By Megan Farley, Ranger (Biodiversity Services) in Rangiora
This is the second time these counts have been undertaken since the orange-fronted parakeets were first released to the island in late 2011.
During this recent monitoring, 13 orange fronted parakeets were detected, using the official count method.
All these birds were un-banded, meaning they were born on the island. This indicates these nationally endangered parakeets are flourishing and breeding on the island.
From 2011—2012, 61 banded orange-fronted parakeets have been released to Blumine Island, after being bred in captivity at The Isaacs Conservation and Wildlife Trust.
On the mainland, these parakeets have a high risk of predation, as they are cavity tree nesters—making them easy targets for stoats, rats and possums.
Only left in low numbers in three beech forest valleys in Arthur’s Pass National Park and Lake Sumner Forest Park, the fact they are breeding successfully on the predator free Blumine Island is a huge boost for the population.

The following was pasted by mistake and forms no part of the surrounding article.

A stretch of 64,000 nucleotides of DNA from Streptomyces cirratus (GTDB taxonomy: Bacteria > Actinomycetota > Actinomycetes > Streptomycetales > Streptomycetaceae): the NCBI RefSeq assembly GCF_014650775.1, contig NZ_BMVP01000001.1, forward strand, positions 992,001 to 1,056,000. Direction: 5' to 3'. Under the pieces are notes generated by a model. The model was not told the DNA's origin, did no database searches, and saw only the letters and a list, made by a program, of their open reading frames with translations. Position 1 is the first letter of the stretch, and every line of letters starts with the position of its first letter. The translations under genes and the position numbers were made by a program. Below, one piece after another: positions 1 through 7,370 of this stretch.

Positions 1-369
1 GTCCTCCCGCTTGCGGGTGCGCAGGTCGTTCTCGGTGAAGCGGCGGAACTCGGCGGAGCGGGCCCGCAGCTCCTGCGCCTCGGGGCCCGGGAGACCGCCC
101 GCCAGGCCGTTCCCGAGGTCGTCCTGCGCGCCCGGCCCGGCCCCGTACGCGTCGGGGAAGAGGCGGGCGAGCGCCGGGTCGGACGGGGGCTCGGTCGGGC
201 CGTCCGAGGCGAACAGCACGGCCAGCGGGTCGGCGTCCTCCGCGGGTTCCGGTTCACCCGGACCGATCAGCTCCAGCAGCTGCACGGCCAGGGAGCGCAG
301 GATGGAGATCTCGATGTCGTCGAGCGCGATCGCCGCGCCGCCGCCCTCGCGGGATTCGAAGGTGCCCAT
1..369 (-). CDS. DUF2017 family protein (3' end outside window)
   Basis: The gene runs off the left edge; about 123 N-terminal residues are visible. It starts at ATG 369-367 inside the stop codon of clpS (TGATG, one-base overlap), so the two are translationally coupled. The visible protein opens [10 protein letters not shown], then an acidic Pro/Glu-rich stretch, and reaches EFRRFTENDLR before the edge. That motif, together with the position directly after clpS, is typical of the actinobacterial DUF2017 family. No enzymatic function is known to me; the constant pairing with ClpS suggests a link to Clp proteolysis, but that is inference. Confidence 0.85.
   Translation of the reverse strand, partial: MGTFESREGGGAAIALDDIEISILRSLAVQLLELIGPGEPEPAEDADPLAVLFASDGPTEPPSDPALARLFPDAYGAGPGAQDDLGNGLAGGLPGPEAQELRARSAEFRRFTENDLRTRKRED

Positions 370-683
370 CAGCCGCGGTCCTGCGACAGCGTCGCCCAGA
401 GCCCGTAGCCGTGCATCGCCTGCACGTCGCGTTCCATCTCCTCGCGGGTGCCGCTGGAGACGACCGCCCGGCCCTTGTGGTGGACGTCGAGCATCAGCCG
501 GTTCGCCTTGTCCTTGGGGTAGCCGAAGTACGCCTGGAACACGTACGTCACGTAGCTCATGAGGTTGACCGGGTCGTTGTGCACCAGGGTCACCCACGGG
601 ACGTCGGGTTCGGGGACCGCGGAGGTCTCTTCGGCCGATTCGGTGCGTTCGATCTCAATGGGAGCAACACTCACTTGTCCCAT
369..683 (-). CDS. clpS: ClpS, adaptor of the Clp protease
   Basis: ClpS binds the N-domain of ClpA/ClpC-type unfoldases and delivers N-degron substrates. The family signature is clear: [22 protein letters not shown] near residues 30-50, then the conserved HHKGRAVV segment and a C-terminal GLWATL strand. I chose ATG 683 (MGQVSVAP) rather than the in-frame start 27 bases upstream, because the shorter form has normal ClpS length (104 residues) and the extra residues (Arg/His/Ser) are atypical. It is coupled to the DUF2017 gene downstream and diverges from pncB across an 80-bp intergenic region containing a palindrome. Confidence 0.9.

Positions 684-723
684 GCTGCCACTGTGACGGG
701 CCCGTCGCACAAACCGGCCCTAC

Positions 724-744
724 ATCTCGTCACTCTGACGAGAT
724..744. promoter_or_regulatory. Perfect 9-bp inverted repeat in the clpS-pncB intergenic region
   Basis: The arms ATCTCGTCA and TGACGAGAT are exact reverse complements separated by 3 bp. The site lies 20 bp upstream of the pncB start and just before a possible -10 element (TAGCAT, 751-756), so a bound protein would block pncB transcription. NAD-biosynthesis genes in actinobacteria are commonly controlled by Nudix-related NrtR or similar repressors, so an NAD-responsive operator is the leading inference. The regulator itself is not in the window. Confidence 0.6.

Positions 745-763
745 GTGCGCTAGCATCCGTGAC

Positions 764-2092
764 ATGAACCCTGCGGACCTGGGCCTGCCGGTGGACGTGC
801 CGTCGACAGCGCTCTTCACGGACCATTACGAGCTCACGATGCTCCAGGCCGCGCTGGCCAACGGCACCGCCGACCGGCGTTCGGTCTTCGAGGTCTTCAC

The orange-fronted parakeets found on Blumine were mostly located in the beech forest stands near the summit of the island, where the parakeets were seen feeding on sooty mould and honeydew present on the beech trees.
Those parakeets that weren’t feeding were queuing for a chance to drink at the popular watering hole frequented by most of the bird species on the island, including the boss weka, a very nervous kererū, and a multitude of silvereyes, tui and bellbirds.
For your best opportunity to see an orange-fronted parakeet in the wild, Blumine Island is highly recommended. You should prepare for a hike though, as the parakeets prefer the beech forest at the highest point on the island—almost 300 metres above sea level.
For those who prefer a more sedate stroll, there is a resident pair of orange-fronted parakeets that frequent the Blumine Island / Oruawairua campsite on the island.
For more field updates from the orange-fronted parakeet team visit Team OFP: Save NZ’s orange-fronted parakeet on Facebook.